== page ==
February 2021—On Long Island, New York, builder Kirk Andersen just made a 900-square-foot model home with 3D printing technology. It’s the first of its kind for sale in the U.S., though other countries have already been using the technology for a range of housing needs. Andersen is working on a second 3D printed home that will be 1,500 square feet and sell for a list price of $299,000, about half the price of a comparable newly built home in the same area. He said demand for this type of home has skyrocketed since the model was finished.
With the cost of lumber spiking recently and increasing consumer home prices, 3D printing offers a much cheaper form of material and labor. The use of a 3D printer drastically cuts labor cost and the primary material used is concrete, which is much less expensive than wood. The aesthetic may take some getting used to. 3D printed homes are made layer by layer with concrete that resembles thick layers of toothpaste. But for brand new construction built at far lower prices, there’s a market for them.
How Is a 3D Printed Home Built?
First a modeling software program creates a blueprint that meets a homeowner’s needs. Once the blueprint is approved, the design is sent to an industrial size 3D printer to process a digital file. From there, workers prepare the platform of the home, fill the printer with raw materials, and prepare for the execution. A robotic arm guides the release of the tube-shaped concrete mixture layer by layer to build the foundation and walls. At specific build stages, workers enter to install electrical wiring, plumbing, and interior finishes.
What Are the Benefits of a 3D Home?
Speed to Build. Since the size of a 3D home must be relative to the size of the printer, the current technology supports smaller homes. Although that is likely to change in the future. The 3D printed portion of a home can be built in as little as a day or two.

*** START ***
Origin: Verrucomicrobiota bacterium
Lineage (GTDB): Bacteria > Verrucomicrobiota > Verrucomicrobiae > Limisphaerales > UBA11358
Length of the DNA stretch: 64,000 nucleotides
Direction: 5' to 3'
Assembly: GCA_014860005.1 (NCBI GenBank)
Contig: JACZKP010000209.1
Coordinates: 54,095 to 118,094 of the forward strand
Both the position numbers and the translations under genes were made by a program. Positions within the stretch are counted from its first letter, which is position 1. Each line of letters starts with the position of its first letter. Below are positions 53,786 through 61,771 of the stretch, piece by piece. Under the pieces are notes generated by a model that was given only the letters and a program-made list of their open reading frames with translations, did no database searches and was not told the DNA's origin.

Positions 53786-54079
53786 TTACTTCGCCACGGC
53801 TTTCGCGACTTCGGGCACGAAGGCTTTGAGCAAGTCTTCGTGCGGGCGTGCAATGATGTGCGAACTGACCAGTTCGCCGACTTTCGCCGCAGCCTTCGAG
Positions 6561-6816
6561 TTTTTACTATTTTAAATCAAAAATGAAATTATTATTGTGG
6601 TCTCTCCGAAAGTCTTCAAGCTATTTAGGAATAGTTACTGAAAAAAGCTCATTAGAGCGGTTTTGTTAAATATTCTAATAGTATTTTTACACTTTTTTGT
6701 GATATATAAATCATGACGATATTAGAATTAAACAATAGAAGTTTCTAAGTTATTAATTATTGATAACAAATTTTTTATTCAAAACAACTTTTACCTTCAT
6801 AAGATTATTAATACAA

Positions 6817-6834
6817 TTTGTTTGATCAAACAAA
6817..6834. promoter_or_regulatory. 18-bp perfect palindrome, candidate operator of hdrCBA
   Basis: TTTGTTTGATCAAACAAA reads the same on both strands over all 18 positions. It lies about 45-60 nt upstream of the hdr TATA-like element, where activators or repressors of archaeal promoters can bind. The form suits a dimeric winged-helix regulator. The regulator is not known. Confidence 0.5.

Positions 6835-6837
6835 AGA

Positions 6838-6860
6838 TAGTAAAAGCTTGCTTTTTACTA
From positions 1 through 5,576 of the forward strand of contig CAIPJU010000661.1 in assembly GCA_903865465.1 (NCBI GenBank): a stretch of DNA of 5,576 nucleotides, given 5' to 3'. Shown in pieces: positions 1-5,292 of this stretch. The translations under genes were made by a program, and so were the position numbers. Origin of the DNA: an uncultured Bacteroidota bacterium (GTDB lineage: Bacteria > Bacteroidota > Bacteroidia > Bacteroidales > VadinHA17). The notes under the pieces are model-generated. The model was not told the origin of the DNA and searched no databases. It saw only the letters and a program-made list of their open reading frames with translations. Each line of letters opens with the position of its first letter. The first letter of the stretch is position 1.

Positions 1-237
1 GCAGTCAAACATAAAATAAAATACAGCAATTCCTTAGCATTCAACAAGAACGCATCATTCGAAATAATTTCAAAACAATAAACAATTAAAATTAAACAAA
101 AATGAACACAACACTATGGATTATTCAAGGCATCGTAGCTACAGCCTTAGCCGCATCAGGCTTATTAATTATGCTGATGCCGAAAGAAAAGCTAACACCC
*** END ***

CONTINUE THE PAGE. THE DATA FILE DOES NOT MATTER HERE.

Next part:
Cost. Because it takes less labor, less time, and cheaper material to build, a 3D home is much less expensive than traditional new construction. ICON builders say that it can cost as little as $10,000 for the 3D printed portion of the home. Once the rest of home is completed with finishes, the final cost of housing can stay below $160,000. This is a major attraction for first-time buyers.
Versatility. 3D technology can be used instead of expensive architects to customize the blueprint.
Eco-friendly. The reduction in material waste and time to build makes these homes eco-friendly.
Humanitarian Uses and Construction Feats
Because of its affordability, speed, and practicality, 3D printed housing is definitely gaining popularity in the construction industry. A 3D printed home community is underway in Mexico to serve poverty-stricken areas prone to hurricanes and earthquakes. Austin, Texas, is supporting the build of 3D printed homes for the homeless and seniors in need. Dubai currently boasts the largest 3D printed building for office space, which stands at two stories, 31 feet tall, and 6,300 square feet. And NASA ran a habitat design challenge for 3D printed structures for colonies that could be built on the moon or Mars.
Is it the Wave of the Future?
Demand indicates that 3D printing technology will continue to make inroads into construction of all types. Developers see opportunities to create more communities, some see it as an opportunity to eliminate homelessness, while others see it as a solution to homeownership affordability for the millennial generation and beyond. There are many ways 3D printing technology is already revolutionizing ideas for how we live. Many believe it will expand to the point of disrupting the traditional means of today’s new construction methods.
Real Estate Term of the Week
3D Printed Houses: Are created using very large 3D printers that, unlike smaller hobbyist or other types of industrial units, are able to extrude concrete, plastic, or other building materials through nozzles, in order to gradually build up a 3D object the size of a house.